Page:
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Old 11-11-2006, 04:19 PM   #1
p901
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Default Brushless motors

Good morning,
Can someone point me to a good book on AC motors?
How they work, different types, advantages, disadvantages,
speed controls, etc.

Thank you, andrew
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Old 11-12-2006, 02:12 AM   #2
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RC electrics keeps advancing so quickly, that any book that you did find would most likely already be out of date even if written within the past couple of years. Your best bet is to read through the posts here on WattFlyer and ask lots of questions.
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Old 11-12-2006, 05:18 AM   #3
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Default Electric Motor Info

Hello Andrew, Welcome to Wattflyer! Gerald's right, things are changing so fast it's hard to keep up, even if you read W/F every day! There are a couple of online links that are fairly current, the first one is from ScubaSteve; http://www.gobrushless.com/kb/index....01_-_Chapter_1
This next one is slightly older but goes up to Outrunner motors;
http://adamone.rchomepage.com/guide5.htm
Last, a link to one of the best articles I've found on speed controllers;
http://www.rcgroups.com/forums/showthread.php?t=444961
Hope this helps!
Ron
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Old 11-20-2006, 03:23 PM   #4
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Can anyone give me an accepted rule to determine the size motor for the size plane. I'm just getting into electrics and I find this to be a problem. Thanks. Hank
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Old 11-20-2006, 08:38 PM   #5
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Default Motor size?

Hello Hank, Welcome to Wattflyer! Your question is a good one, lots of folks would like to know the same thing: Problem is, there is no standard reference or formula!
Unlike glow engines, there's no "cubic inch displacement" or similar size, volume or any measurable physical dimension that will provide a useful answer.
Generally, electric motors are measured by their power output (in watts) for a given input voltage. This input voltage of course depends on the type and number of battery cells used. Here's the four most common battery "packs" (a number of cells wired in series) and their nominal voltages;
2 LiPoly cells @ 3.7 volts per cell = 7.4 volts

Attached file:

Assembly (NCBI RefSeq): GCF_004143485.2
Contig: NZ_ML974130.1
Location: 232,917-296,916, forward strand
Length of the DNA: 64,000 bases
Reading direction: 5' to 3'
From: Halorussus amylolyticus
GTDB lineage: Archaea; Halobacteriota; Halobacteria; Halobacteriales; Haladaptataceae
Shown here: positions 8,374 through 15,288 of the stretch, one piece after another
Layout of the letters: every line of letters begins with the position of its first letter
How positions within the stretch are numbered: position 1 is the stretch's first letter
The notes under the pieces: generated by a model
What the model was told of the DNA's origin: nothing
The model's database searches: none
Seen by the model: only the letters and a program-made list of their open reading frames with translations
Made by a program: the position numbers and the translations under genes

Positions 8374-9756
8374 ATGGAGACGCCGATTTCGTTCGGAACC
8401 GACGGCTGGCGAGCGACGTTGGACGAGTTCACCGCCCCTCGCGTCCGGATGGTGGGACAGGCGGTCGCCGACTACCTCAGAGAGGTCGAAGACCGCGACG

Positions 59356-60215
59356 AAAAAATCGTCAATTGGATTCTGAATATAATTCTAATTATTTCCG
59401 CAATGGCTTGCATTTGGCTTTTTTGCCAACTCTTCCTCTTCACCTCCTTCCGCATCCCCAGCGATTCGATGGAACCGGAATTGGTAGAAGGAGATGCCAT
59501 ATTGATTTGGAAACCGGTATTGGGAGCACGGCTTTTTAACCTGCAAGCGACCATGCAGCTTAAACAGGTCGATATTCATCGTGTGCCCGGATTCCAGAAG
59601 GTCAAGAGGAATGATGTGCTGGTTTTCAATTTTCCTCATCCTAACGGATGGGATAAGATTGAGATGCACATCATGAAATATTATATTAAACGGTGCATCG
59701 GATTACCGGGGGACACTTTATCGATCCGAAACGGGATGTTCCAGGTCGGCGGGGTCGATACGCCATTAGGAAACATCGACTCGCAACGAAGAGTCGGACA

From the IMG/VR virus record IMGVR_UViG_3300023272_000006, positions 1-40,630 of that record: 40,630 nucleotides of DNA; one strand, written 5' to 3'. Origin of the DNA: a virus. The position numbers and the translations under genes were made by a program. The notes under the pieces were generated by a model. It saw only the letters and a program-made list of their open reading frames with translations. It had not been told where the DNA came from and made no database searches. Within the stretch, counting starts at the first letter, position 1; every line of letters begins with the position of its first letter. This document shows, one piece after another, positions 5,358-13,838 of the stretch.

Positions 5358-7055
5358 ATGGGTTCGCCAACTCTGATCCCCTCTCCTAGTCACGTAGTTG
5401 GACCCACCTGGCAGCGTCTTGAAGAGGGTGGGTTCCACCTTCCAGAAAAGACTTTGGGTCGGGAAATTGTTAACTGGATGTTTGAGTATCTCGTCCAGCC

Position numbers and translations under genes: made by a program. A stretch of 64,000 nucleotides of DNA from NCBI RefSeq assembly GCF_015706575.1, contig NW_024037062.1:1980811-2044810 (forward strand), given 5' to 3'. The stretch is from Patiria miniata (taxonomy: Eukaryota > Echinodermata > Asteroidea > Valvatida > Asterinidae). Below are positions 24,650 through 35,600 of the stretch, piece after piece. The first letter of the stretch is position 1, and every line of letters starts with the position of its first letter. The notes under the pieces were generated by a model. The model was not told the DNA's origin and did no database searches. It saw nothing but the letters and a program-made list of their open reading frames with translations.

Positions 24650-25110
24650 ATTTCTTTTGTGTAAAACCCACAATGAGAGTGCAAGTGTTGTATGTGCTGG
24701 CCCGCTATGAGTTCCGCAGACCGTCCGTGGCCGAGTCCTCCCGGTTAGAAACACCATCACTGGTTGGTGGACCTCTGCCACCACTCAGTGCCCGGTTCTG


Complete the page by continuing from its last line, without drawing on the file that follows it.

7 NiMH or NiCad cells @ 1.2 volts per cell = 8.4 volts
8 NiMH or NiCad cells @ 1.2 volts per cell = 9.6 volts
3 LiPoly cells @ 3.7 volts per cell = 11.1 volts
When you look at the spec sheet for a given motor it will usually state a power output (again, in watts or occasionally, in ounces of thrust) based on one or more of these input voltage values. If it has a recommended propeller size, it will vary according to the input voltage; As the motor "sees" more input voltage it will try to turn faster, but with a large prop, it can't. As the voltage goes up, the prop size comes down. Volts = RPM, Milliamps = Duration.
Now, if we find a certain motor that produces, say, 125-150 watts of power with a 3 cell Lipoly (3s), what does that tell us?
From past experience I'd say this is a motor that would power a "400" sized aircraft very well. That would be a model about 1/2A to .10 glow size, about 3' wingspan, 250-350 square inches of wing area, and a weight (ready to fly, RTF) of between 16-24 ounces. If we used a smaller model and a small diameter, high-pitch prop, it would have a high top speed; If it was a larger model we might use a somewhat bigger, low-pitch prop and it would fly slower but have more torque, like an aerobatic model.
We could even use a gear reduction drive to turn an even larger prop (at less RPM) to power a much larger model.
If you look at the motor specs and model recommendations from a site like Hobby-Lobby.com it will give you some idea of the range of motors for similar-sized models. Or, if you have a certain model in mind, usually the recommended motor size will power it adaquately. For hop-ups, post the model size here and you're sure to get some recommendations!
Another way to get a "feel" for motor size/output and the effect of different voltages, props, gearing and so on, it a "Motor-Calc". Here's a free one, from DMA; http://brantuas.com/ezcalc/dma1.asp
This is a pretty complicated subject and I've greatly simplified my answer, but hopefully this will get you started!
Good Luck!
Ron
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Old 11-21-2006, 01:04 AM   #6
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Default Selecting proper motor

Thanks Ron,for the info on selecting motors. I'm very grateful for your help. You have me thinking in the right direction.
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